How does it reduce fatigue? Think about doing a bench press, then flyes, then a trip and a shoulder move.. then do an incline dumbbell press..your chest muscles at this point are not "flushed", and will have less energy. They will have also already started healing so you may start feeling sore which again leads to fatigue or an incomplete set. This is not an issue usually with total body workouts as each muscle is getting hit as a result of a conpund move, and really only gets hit once per workout. Working out different muscle groups at different ends of the body back and forth with enough reps can cause lactic acid buildup which is another pro for using flushing instead. You're chest might have buildup or burn but once you finish you finish. Do your toughest exercises first in terms of difficulty then your easy exercises. Workout your weakest muscles first as they get the most energy. Nowadays fitness experts are experimenting with blood restriction training which essentially flushes the muscles as well but keeps the blood isolated to the muscle group and flushes it even more. I have not done much research on blood restriction training so I prefer the typical flushing method.

Typically you'll do all your compound barbell exercises.. so in the example above you'll start by doing a bench press or overhead press first, followed by the other since these drain your energy. Then workout your muscle groups in order from weakest to strongest muscle groups and then in order of decreasing difficulty. I won't lie, doing your musle groups in order will make your last set hell, so save the easy isolation exercises or machine exercises for last.

There's not really a con, it's just a method of working out. Schwarzenegger was actually a huge fan of working out opposing muscle groups in supersets to remain symmetrical and to aid in hypertrophy. He still lined up the antagonist groups with muscles in order to flush them however.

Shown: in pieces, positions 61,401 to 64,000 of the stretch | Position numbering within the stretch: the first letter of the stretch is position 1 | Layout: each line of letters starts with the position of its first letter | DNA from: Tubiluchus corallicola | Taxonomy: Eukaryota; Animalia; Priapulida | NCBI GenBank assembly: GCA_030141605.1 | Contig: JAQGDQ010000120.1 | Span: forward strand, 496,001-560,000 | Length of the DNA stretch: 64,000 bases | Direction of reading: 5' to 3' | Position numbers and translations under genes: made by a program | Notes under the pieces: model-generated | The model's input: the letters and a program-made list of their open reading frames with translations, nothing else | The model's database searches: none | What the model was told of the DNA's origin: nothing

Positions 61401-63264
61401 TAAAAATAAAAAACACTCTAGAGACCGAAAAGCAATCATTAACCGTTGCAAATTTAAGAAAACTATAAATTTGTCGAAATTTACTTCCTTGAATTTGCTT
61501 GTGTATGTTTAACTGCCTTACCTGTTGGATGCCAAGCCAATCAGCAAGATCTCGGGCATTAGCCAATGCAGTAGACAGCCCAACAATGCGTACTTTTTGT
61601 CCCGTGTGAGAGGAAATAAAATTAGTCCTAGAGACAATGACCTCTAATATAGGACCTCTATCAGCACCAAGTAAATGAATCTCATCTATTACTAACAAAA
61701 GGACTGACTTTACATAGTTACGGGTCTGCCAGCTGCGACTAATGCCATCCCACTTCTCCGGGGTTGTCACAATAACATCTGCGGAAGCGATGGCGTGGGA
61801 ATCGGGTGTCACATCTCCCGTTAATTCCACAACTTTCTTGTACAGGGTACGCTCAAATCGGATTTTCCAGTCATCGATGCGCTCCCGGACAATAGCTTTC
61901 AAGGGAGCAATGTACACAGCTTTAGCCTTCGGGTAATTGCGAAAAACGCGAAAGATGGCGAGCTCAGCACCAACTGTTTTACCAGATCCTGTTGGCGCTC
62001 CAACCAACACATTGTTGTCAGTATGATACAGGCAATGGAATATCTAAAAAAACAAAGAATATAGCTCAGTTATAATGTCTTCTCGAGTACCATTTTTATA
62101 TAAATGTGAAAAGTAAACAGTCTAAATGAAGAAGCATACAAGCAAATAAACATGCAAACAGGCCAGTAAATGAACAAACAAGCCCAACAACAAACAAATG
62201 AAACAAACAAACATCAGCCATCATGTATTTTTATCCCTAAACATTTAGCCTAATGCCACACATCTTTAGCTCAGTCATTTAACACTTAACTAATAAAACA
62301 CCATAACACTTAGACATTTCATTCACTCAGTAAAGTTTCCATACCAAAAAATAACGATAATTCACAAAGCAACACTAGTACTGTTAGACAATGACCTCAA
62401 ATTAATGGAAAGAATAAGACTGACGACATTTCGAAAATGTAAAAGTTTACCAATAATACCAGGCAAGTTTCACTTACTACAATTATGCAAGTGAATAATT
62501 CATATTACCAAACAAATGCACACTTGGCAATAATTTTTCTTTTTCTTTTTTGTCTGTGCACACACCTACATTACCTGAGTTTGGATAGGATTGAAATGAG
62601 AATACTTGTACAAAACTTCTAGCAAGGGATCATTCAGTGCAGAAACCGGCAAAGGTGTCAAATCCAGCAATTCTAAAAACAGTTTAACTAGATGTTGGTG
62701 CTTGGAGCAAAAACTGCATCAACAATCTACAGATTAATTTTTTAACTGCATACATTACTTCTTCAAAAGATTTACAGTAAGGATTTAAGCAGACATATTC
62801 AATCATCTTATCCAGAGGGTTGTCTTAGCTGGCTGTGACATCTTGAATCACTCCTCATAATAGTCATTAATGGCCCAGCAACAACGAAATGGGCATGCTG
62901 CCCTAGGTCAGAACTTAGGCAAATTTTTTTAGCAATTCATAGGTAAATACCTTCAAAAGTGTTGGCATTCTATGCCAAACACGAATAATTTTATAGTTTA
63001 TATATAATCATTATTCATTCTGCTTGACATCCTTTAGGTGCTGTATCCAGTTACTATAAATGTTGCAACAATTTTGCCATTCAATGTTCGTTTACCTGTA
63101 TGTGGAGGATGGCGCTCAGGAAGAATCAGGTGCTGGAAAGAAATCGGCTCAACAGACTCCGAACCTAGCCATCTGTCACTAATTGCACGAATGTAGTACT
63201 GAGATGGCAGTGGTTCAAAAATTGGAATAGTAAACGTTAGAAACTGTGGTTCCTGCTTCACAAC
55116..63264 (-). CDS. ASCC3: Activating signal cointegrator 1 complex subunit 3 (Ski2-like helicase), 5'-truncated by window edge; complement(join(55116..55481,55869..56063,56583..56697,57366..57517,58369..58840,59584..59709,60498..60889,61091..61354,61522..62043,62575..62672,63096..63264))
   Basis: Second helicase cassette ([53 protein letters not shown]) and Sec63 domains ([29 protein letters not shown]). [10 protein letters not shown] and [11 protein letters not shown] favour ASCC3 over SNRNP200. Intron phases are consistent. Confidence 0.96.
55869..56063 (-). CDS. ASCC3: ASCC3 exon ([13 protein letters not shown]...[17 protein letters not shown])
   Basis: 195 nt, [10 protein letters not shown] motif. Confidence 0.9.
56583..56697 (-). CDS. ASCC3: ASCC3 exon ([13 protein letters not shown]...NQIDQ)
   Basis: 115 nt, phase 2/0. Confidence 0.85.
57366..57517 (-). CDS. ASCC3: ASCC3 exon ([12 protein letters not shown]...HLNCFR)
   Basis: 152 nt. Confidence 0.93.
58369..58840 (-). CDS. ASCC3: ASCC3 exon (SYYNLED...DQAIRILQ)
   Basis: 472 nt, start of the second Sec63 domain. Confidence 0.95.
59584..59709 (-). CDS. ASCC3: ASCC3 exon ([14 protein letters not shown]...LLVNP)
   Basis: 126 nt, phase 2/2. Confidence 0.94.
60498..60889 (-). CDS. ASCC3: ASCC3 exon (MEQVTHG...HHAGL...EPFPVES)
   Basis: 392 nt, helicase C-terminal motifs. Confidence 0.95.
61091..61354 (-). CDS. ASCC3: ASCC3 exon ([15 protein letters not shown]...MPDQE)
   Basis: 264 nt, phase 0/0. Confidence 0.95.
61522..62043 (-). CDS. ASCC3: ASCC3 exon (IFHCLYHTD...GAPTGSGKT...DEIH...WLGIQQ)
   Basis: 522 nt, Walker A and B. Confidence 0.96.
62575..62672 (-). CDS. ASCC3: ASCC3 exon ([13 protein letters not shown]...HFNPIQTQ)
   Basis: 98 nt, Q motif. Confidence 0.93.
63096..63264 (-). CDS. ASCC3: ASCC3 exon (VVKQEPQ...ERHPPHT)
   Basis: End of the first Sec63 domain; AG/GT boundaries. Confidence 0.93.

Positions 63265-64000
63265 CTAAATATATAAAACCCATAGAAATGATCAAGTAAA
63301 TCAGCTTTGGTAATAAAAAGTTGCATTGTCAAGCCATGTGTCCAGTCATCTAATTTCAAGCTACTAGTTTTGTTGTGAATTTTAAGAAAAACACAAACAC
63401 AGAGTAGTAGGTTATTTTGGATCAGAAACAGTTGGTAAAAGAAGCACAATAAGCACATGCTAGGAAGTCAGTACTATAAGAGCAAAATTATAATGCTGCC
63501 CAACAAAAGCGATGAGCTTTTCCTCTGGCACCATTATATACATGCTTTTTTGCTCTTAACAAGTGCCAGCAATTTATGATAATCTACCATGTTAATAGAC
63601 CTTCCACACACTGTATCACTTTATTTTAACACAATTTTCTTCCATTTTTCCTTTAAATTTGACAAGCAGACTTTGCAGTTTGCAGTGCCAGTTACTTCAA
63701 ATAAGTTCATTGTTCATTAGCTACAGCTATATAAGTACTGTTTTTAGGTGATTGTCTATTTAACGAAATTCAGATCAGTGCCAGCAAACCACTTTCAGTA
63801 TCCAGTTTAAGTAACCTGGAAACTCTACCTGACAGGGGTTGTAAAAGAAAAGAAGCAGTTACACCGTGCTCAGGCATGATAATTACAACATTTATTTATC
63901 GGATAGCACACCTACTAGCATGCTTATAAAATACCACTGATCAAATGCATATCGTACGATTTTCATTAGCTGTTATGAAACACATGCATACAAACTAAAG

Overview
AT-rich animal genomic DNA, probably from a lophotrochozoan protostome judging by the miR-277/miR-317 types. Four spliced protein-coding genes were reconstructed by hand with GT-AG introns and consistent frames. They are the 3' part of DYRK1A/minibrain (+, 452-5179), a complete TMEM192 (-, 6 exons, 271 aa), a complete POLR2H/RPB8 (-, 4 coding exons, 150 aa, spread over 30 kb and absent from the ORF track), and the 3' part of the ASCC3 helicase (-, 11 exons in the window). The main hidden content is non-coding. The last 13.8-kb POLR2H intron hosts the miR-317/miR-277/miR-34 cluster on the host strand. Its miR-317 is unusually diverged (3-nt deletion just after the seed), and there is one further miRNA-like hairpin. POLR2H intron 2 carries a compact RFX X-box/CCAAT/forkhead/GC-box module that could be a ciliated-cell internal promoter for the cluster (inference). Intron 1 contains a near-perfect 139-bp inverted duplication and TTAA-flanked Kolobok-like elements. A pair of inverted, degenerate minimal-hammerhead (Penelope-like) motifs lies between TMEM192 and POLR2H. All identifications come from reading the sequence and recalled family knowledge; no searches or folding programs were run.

There's no negative for this method. However it might interfere if your doing other methods such as circuit training, pre-exhaustion sets, burn-out sets, or others.

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Are there pros and cons or is it a definitive answer for what is best?

There are definitely pros and cons but there is no definitive answer. As you read more workout plans you'll find full-body, push/pull/legs, upper/lower splits, and heavy/light/medium days.

The best workout plan is the one you can do consistently.


When I'm planning out a workout, I use the following order:

  1. Compound lifts
  2. Large muscle group exercises
  3. Accessory exercises
  4. Cardio

I use this order because it means I have the most energy for the lifts that matter to me. If you start with cardio you have less energy for lifting. With that said, my personal goal is related to the compound lifts. If you're specifically looking to pump out the triceps, for example, maybe you'd want to start with that. If you're transitioning from a beginner program to this and you're looking for general guidance, I would keep the above order.

To save time, I might superset some exercises when they don't impact each other. For example, seated shoulder press superset with lat pulldowns, or bench press superset with pull-ups. This works because those workouts work opposing muscle groups.

Specific to the plan you linked, it isn't designed well for supersets; chest superset into triceps will leave you with no rest time. Squats superset into lunges is the same idea. So I wouldn't suggest that.

As it is, I would complete this workout routine in the order written.